We consider a novel setting where a set of items are matched to the same set of agents repeatedly over multiple rounds. Each agent gets exactly one item per round, which brings interesting challenges to finding efficient and/or fair repeated matchings. A particular feature of our model is that the value of an agent for an item in some round depends on the number of rounds in which the item has been used by the agent in the past. We present a set of positive and negative results about the efficiency and fairness of repeated matchings. For example, when items are goods, a variation of the well-studied fairness notion of envy-freeness up to one good (EF1) can be satisfied under certain conditions. Furthermore, it is intractable to achieve fairness and (approximate) efficiency simultaneously, even though they are achievable separately. For mixed items, which can be goods for some agents and chores for others, we propose and study a new notion of fairness that we call swap envy-freeness (swapEF).Ioannis Caragiannis, Shivika Narangwork_6xtzjan7uvhi3by5stk7spukfeMon, 04 Jul 2022 00:00:00 GMTFair and Truthful Giveaway Lotteries
https://scholar.archive.org/work/hey6cepk4fardcqu3eqviylgnq
We consider a setting where a large number of agents are all interested in attending some public resource of limited capacity. Attendance is thus allotted by lottery. If agents arrive individually, then randomly choosing the agents – one by one - is a natural, fair and efficient solution. We consider the case where agents are organized in groups (e.g. families, friends), the members of each of which must all be admitted together. We study the question of how best to design such lotteries. We first establish the desired properties of such lotteries, in terms of fairness and efficiency, and define the appropriate notions of strategy proofness (providing that agents cannot gain by misrepresenting the true groups, e.g. joining or splitting groups). We establish inter-relationships between the different properties, proving properties that cannot be fulfilled simultaneously (e.g. leximin optimality and strong group stratagy proofness). Our main contribution is a polynomial mechanism for the problem, which guarantees many of the desired properties, including: leximin optimality, Pareto-optimality, anonymity, group strategy proofness, and adjunctive strategy proofness (which provides that no benefit can be obtained by registering additional - uninterested or bogus - individuals). The mechanism approximates the utilitarian optimum to within a factor of 2, which, we prove, is optimal for any mechanism that guarantees any one of the following properties: egalitarian welfare optimality, leximin optimality, envyfreeness, and adjunctive strategy proofness.Tal Arbiv, Yonatan Aumannwork_hey6cepk4fardcqu3eqviylgnqTue, 28 Jun 2022 00:00:00 GMTA Little Charity Guarantees Fair Connected Graph Partitioning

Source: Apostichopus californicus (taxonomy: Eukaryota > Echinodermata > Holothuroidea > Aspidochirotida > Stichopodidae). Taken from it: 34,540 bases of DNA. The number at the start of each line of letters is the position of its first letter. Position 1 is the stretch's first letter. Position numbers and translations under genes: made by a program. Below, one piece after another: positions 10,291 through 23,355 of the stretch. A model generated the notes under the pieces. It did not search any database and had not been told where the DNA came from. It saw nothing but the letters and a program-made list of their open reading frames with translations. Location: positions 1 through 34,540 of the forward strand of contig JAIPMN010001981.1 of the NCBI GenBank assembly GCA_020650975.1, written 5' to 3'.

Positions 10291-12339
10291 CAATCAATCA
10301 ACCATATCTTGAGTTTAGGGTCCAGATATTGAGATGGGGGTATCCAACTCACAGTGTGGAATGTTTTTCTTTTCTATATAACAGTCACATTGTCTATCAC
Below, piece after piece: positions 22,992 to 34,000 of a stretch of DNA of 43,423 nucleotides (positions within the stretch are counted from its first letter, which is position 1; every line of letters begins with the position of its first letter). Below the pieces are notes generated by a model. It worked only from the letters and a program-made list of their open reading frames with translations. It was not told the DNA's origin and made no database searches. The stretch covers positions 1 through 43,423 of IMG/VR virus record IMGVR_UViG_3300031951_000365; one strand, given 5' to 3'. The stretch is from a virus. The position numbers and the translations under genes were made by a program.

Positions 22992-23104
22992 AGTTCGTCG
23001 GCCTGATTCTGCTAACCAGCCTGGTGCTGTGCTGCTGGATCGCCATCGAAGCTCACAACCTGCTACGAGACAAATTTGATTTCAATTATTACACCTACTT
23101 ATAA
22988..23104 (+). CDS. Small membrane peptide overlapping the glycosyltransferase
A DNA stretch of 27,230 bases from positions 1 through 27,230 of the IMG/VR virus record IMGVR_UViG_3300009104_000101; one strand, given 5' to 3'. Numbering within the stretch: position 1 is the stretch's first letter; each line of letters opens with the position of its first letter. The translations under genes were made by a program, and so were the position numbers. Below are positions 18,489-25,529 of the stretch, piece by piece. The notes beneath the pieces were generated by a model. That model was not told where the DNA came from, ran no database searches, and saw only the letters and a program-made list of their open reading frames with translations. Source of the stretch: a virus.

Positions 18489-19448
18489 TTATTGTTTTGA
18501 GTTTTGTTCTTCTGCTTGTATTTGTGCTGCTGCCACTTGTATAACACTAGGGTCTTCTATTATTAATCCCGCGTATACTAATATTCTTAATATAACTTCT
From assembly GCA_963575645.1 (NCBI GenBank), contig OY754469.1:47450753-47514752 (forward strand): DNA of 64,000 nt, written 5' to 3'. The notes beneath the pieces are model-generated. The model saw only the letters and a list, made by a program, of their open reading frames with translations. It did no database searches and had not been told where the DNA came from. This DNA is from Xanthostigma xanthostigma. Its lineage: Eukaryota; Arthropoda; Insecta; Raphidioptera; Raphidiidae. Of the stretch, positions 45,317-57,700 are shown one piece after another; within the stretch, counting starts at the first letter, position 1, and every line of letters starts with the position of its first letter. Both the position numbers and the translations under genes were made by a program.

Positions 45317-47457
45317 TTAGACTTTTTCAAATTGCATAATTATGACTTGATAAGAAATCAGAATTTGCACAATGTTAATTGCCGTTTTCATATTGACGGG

https://scholar.archive.org/work/qy7vxrgarzcopc5ezmlvgnwhkq
Motivated by fair division applications, we study a fair connected graph partitioning problem, in which an undirected graph with m nodes must be divided between n agents such that each agent receives a connected subgraph and the partition is fair. We study approximate versions of two fairness criteria: \alpha-proportionality requires that each agent receive a subgraph with at least (1/\alpha)*m/n nodes, and \alpha-balancedness requires that the ratio between the sizes of the largest and smallest subgraphs be at most \alpha. Unfortunately, there exist simple examples in which no partition is reasonably proportional or balanced. To circumvent this, we introduce the idea of charity. We show that by "donating" just n-1 nodes, we can guarantee the existence of 2-proportional and almost 2-balanced partitions (and find them in polynomial time), and that this result is almost tight. More generally, we chart the tradeoff between the size of charity and the approximation of proportionality or balancedness we can guarantee.Ioannis Caragiannis, Evi Micha, Nisarg Shahwork_qy7vxrgarzcopc5ezmlvgnwhkqTue, 28 Jun 2022 00:00:00 GMT